Many off-campus apartments still offer no recycling to residents
With droughts and wildfires to the west, flooding and hurricanes to the south and warmer winters in the north, many Americans are befuddled by the state of their once predictable climate. Scientists have worked to name the problem “climate change,” which has left the North American continent under siege by mother nature. Human interaction has been proven to adversely affect the environment, but now the question remains of what can be done about it.
The number one thing a person can do to help stop climate change is to reduce carbon emissions into the air. That can be achieved in multiple ways, recycling included.
When a material is recycled, it disallows the need for new “virgin” materials to be made. Making those materials are usually factories, which typically use non renewable energy sources to power them – which are bad for the environment.
When something isn’t recycled, it ends up in a landfill. All the trash in a landfill is compacted, to make room for more trash. In that process of compaction, the oxygen is removed, which causes the trash to break down in a way that releases a special kind of greenhouse gas called methane: 25 times worse for the environment than carbon dioxide.
To prevent this, Grand Valley State University has implemented comprehensive recycling programs. At GVSU, there are locations to recycle materials around campus, in housing and in campus dining.
The same cannot be said about many off-campus housing options around GVSU. Only half of off-campus housing offers any sort of recycling option for its resident; causing many recyclables to end up in the garbage.
TRIO townhomes and apartments is one of the off-campus housing options that does not offer any type of recycling. At one point, TRIO did offer recycling for its residents, according to assistant property manager Jenna Hentschel, but it was discontinued due to a lack of utilization.
“I feel like it should be something we look into,” she said. “We have a lot of waste going out that’s unnecessary, like cardboard and plastic and whatnot.”
Many off-campus housing said the reasoning behind not offering any recycling is because of a lack of inquiry by residents. Copper Beech townhomes said last year only three of its residents inquired about recycling. Despite this, they are still pursuing recycling, and are currently awaiting approval for a recycling program by their corporate office. Other apartment complexes, such as Hightree Townhomes that don’t have recycling, urge residents to takes their recyclables to dumpsters outside the property.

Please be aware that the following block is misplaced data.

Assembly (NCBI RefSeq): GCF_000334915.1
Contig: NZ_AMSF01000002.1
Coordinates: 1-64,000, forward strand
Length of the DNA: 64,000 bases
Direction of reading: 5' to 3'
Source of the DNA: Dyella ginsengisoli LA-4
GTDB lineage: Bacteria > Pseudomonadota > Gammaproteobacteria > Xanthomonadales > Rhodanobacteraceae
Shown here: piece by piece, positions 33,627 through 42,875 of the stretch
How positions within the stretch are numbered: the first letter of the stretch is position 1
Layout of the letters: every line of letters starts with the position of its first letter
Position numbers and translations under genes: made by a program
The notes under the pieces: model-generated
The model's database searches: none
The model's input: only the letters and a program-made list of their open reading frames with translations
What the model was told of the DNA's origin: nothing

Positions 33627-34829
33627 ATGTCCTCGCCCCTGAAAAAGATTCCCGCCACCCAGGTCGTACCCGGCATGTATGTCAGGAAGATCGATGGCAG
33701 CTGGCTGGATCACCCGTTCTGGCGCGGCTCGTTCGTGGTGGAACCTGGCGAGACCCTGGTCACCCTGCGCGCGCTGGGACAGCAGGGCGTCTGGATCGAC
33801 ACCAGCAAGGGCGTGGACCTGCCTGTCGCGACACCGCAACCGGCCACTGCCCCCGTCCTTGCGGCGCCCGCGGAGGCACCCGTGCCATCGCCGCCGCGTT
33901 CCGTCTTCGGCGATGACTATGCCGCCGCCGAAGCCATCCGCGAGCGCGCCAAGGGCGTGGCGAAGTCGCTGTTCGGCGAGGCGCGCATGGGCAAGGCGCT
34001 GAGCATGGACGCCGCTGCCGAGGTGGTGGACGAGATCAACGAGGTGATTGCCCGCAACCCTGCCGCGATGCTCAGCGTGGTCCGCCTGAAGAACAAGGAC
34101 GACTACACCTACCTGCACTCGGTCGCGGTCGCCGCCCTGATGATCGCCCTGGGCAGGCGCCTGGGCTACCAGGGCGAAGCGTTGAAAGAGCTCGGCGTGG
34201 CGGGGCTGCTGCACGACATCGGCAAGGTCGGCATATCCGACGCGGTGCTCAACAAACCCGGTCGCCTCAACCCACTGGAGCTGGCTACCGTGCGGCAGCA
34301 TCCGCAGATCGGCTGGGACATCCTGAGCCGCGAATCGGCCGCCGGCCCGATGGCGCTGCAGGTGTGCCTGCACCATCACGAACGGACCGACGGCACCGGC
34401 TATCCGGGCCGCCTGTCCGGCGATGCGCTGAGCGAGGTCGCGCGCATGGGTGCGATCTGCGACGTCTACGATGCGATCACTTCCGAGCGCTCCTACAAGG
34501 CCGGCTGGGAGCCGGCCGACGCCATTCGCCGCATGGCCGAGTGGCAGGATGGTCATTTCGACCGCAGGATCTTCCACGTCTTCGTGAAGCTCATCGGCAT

Some off-campus housing offers some recycling, but not for all types. Evolve Student Living only offers recycling for paper and cardboard because of the dumpsters they receive from Waste Management.
Graduated GVSU students Mara Spears, Victoria Graves, Grant Borregard, Paul Lamphere and Cassie Patarodid their senior project for their Environmental Studies Capstone class last year on the issue of off-campus recycling. According to their presentation, they identified the problem areas in the situation as a lack of knowledge by residents, lack of communication between property managers and residents, lack of recycling infrastructure and resources.
After their problem analysis, the students then worked on solutions. Their main focus was in educating the residents and apartment complexes. They set up meetings with the property managers of 48 West and Copper Beech, and they distributed recycling pledges to residents. They recognized some of the limitations of their solutions rely on the assistance of apartment complexes and the assumption that residents care about recycling.
In 2017, many college campuses in the U.S. have made commitments to protecting the environment and being sustainable. GVSU has been recognized by many online magazines for its sustainability efforts.